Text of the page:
Apple allows MacBook notebooks and Mac desktops to quit an app even when it becomes non-responsive by using a ‘Force Quit’ option. While errors like this don’t happen often, the infrequency can make it harder to remember what to do to solve the issue when it arises. Rather than allowing a wayward app to hold the resources it has claimed, possibly using memory and processor time, it should be shut down quickly so that the system can return to normal.
Apple’s macOS is a very stable operating system (OS) likely owing to its origins. Reinvented as Mac OS X in 2001, this was a completely redesigned version of the Macintosh OS which used a variant of a Unix kernel known as BSD, an enterprise-grade OS designed for maximum reliability that can trace its origins as far back as 1960s. iOS and iPadOS have similar underpinnings, as do many other computers. Linux shares some of the free components of UNIX, replacing others to make this open-source software. The freely available, collaborative, yet solid nature of Linux played a big part in it being chosen as the basis of Android and Chrome OS. That means Unix directly influenced a huge portion of the world’s computers, leaving Microsoft’s Windows OS as the rare exception.
While the Mac is a solid computer, apps can still crash and need to be shut down. If an app becomes unresponsive and it isn’t possible to quit in the normal way, macOS has an option to force the app to stop running and release the memory, as well as other resources that were being used. This usually eliminates the need to restart the computer. Every Mac has the familiar Apple logo in the upper left corner of the screen and clicking there opens the Apple menu. About halfway down that menu, there will be an option to ‘Force Quit…’ and the ellipsis at the end signals that a window will open after clicking. A list of the apps that are open will be shown with the current app selected. Clicking the ‘Force Quit’ button will give the user an option to change their mind by clicking cancel, warning that unsaved changes will be lost. If the app won’t respond after a minute and there is no reason for it to be doing heavy processing, it likely makes sense to proceed and force the app to close.
An alternative way to force a Mac app to close is with a keyboard shortcut. The key combination that triggers this requires three fingers, holding down the control key and the command key, which looks a bit like a four-leaf clover, then tapping the escape key. This should bring up the window with a list of the open apps and give the option to force quit. Since an app is misbehaving, be patient because things can become sluggish due to this problem. If it just doesn’t work, it might be necessary to restart the Mac to give it a clean slate.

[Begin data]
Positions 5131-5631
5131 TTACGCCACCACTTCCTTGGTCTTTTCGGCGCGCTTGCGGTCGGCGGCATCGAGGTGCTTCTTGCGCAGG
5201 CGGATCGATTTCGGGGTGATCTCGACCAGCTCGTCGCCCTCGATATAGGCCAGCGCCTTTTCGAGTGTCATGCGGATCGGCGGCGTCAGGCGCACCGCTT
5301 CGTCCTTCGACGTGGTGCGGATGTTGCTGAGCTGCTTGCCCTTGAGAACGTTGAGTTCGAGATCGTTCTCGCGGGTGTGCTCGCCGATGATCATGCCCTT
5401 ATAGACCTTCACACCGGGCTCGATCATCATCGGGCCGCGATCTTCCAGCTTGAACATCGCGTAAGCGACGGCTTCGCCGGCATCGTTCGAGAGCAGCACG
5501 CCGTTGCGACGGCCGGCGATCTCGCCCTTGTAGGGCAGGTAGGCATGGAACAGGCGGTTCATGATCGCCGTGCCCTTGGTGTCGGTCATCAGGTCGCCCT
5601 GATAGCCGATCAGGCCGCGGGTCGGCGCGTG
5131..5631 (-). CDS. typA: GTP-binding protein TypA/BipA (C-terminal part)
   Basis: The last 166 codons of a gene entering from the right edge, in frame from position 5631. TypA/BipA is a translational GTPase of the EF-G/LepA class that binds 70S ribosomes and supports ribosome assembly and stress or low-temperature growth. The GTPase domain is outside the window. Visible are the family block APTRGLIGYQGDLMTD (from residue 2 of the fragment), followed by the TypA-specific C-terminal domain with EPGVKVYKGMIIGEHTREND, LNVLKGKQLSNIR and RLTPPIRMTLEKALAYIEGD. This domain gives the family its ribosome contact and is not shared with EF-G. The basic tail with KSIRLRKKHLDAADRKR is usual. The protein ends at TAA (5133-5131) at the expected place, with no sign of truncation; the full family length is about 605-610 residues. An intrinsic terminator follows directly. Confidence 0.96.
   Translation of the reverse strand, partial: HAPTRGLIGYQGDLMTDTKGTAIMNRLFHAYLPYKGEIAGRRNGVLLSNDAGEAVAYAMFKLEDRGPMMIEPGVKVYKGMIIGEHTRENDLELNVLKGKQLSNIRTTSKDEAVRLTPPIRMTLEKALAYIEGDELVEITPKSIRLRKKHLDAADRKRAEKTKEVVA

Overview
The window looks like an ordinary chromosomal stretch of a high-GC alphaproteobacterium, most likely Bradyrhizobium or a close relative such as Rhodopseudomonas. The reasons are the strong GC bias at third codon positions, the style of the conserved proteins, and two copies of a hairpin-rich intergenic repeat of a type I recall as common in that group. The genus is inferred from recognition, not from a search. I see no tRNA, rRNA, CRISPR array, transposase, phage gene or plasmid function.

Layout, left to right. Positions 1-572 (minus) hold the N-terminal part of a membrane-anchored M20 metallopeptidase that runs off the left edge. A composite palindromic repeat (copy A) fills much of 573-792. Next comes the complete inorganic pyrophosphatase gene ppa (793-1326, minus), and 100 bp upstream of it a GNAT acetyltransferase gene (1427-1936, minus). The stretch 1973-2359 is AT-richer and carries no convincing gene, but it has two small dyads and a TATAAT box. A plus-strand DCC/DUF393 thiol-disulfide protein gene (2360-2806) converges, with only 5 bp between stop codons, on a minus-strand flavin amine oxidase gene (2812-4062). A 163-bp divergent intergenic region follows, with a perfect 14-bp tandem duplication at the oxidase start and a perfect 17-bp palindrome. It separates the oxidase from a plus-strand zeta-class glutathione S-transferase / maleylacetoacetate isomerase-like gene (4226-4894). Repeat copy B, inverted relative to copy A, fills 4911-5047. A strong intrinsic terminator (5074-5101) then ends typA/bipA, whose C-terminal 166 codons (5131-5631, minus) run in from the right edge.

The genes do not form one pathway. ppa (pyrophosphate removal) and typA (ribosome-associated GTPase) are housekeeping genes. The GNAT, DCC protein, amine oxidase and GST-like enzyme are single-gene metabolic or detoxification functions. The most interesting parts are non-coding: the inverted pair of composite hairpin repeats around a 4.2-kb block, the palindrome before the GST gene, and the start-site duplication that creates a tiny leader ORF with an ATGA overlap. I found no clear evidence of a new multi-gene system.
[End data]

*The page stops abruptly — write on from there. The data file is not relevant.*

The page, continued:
Just like force quit, restarting a Mac can be done via the Apple menu or with a keyboard shortcut. Restart can be found a little over halfway down the Apple menu and it has the ellipsis ending indicating a window will open with more options and to confirm this action. The keyboard shortcut is Control–Power button for Intel MacBook notebooks or Control–Media Eject for desktop Mac computers. The power button doubles as Touch ID for M1 MacBook and M1 iMac keyboards so the keyboard shortcut doesn’t work. Instead, use the Apple menu option or press and hold the power/Touch ID button to power off and then to power on again, which is basically the same as a restart in two parts.
With beta apps or when running a beta version of the operating system, the need to force close an app might arise more frequently, but this can also happen with software that has been officially released. Power glitches can also affect a Mac computer and lead to random errors that require an app to be forced to stop. Knowing where to look and how to force quit a Mac app is important and can be quite useful when such an occasion arises.